Published: Sunday, December 15, 2013

US congressmen urge Hasina, Khaleda for talks

Six influential Democrat and Republican members of the US House of Representatives have written separately to Prime Minister Sheikh Hasina and opposition leader Khaleda Zia to engage in direct negotiations immediately to ensure that the upcoming elections are free, fair and viewed as credible by the Bangladeshi people.

They urged the two leaders to carry out the elections in a credible manner through establishing of a mutually acceptable mechanism.

The letters, dated December 12, were written by Eliot L Engel, Edward R Royce, Steve Chabot, Joseph Crowley, George Holding and Grace Meng with the same content. The letters were posted on the website of US House of Representatives Committee on Foreign Affairs Democrats on December 13.

In the letters, they said the United States will work with the future, credibly elected government of Bangladesh, and urged that future government to exact no retribution on whichever party loses the election.

“…we don’t believe election related violence is acceptable or a legitimate part of the democratic process. We urge you to do everything within your power to prevent any and all forms of violence.”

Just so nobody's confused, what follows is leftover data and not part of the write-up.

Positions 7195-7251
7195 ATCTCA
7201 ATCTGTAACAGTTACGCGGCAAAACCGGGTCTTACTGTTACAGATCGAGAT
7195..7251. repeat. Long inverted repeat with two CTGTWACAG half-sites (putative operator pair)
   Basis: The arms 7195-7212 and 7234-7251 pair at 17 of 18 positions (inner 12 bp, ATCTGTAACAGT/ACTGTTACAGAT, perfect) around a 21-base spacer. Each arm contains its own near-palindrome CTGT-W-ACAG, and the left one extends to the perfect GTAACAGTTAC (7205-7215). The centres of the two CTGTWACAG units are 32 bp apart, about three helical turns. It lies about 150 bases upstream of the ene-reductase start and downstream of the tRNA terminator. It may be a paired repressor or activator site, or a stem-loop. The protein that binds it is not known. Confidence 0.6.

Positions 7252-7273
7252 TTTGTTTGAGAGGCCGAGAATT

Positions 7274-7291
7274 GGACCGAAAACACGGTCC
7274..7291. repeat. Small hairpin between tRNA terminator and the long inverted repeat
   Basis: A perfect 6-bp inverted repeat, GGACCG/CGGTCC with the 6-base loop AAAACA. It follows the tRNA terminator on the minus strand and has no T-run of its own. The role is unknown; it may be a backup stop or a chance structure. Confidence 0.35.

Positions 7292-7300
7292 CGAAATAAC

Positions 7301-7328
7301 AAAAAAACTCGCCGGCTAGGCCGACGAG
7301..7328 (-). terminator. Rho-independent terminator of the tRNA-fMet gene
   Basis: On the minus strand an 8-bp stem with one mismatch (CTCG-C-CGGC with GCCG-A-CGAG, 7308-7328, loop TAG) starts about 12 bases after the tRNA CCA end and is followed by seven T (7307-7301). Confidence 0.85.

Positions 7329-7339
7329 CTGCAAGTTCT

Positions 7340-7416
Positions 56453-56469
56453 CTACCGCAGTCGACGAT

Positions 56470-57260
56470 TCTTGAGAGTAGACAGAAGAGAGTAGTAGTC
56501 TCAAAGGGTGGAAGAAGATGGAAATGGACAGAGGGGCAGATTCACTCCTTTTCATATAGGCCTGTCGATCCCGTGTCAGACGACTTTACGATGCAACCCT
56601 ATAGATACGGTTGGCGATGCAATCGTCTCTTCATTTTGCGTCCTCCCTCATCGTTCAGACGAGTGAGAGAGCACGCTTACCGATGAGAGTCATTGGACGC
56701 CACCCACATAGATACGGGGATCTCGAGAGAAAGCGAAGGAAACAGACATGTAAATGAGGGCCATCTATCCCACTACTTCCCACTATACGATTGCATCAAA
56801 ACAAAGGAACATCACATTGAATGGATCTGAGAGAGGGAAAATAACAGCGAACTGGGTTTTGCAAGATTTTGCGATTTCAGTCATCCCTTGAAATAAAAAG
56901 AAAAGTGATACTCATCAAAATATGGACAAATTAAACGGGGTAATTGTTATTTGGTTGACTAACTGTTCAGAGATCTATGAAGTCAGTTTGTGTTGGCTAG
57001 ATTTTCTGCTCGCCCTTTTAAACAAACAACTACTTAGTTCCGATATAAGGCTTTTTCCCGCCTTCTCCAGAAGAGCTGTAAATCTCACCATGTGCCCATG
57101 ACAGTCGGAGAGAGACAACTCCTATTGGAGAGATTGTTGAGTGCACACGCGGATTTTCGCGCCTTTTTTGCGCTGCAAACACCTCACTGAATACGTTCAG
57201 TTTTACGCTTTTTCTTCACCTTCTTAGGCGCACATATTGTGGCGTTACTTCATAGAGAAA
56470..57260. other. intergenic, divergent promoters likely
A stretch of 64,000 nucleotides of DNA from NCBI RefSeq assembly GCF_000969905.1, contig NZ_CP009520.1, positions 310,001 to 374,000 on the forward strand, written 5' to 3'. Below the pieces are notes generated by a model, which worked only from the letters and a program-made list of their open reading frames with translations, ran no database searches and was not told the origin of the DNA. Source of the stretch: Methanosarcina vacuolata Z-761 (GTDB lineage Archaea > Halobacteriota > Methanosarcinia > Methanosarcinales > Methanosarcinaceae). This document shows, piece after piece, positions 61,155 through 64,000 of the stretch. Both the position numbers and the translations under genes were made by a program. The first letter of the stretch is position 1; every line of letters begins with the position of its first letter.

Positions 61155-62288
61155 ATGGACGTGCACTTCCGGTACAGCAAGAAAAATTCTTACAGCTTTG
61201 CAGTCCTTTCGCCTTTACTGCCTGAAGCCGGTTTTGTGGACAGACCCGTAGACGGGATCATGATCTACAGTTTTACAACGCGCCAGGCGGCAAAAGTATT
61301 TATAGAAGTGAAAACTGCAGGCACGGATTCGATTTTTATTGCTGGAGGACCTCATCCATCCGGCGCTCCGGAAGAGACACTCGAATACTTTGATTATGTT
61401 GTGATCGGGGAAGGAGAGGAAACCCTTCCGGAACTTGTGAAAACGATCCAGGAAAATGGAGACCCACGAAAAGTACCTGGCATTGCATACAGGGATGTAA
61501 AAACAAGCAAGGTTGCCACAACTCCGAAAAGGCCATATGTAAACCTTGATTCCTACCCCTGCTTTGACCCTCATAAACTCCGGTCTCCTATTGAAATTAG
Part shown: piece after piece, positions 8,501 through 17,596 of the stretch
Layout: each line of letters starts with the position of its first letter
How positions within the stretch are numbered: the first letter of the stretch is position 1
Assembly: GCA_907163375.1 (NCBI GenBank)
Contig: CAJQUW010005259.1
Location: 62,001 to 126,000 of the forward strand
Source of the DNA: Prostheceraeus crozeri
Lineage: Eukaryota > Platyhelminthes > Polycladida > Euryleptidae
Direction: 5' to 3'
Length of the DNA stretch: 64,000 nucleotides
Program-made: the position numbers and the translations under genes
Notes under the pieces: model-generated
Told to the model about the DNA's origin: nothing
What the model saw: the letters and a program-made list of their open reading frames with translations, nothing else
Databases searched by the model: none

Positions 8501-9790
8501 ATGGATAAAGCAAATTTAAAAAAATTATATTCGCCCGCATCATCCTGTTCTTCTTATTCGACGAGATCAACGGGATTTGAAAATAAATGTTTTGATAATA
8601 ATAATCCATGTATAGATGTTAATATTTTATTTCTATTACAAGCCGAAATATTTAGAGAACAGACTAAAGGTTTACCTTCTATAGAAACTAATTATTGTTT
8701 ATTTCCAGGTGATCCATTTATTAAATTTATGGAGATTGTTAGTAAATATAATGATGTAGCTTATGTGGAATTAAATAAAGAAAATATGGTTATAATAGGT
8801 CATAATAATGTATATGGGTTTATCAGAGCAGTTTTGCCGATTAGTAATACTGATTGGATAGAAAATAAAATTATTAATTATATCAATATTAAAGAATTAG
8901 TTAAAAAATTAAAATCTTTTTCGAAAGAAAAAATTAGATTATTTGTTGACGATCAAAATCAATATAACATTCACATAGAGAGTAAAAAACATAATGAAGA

The signatories to the letters also said, “We don’t see how credible elections can take place unless the parties move quickly to engage in direct negotiations and all sides agree to move ahead.”

“As an important partner in South Asia, the United States is committed to its relationship with Bangladesh. The very foundation of our partnership is built upon a strong bond of friendship.”

Democrat and Republican members said they are concerned that continued political deadlock and related violence, including violence aimed at Hindus and other minorities, will have a negative impact on the real progress that is being made Bangladesh.

“The country’s economic achievements, including a 6 percent annual growth rate, the decline in the poverty rate, and the tremendous growth in our bilateral trade is progress that we don’t want to see stop.”

At the same time, they feared the potential impact that politically motivated violence and a flawed electoral process will have on this progress.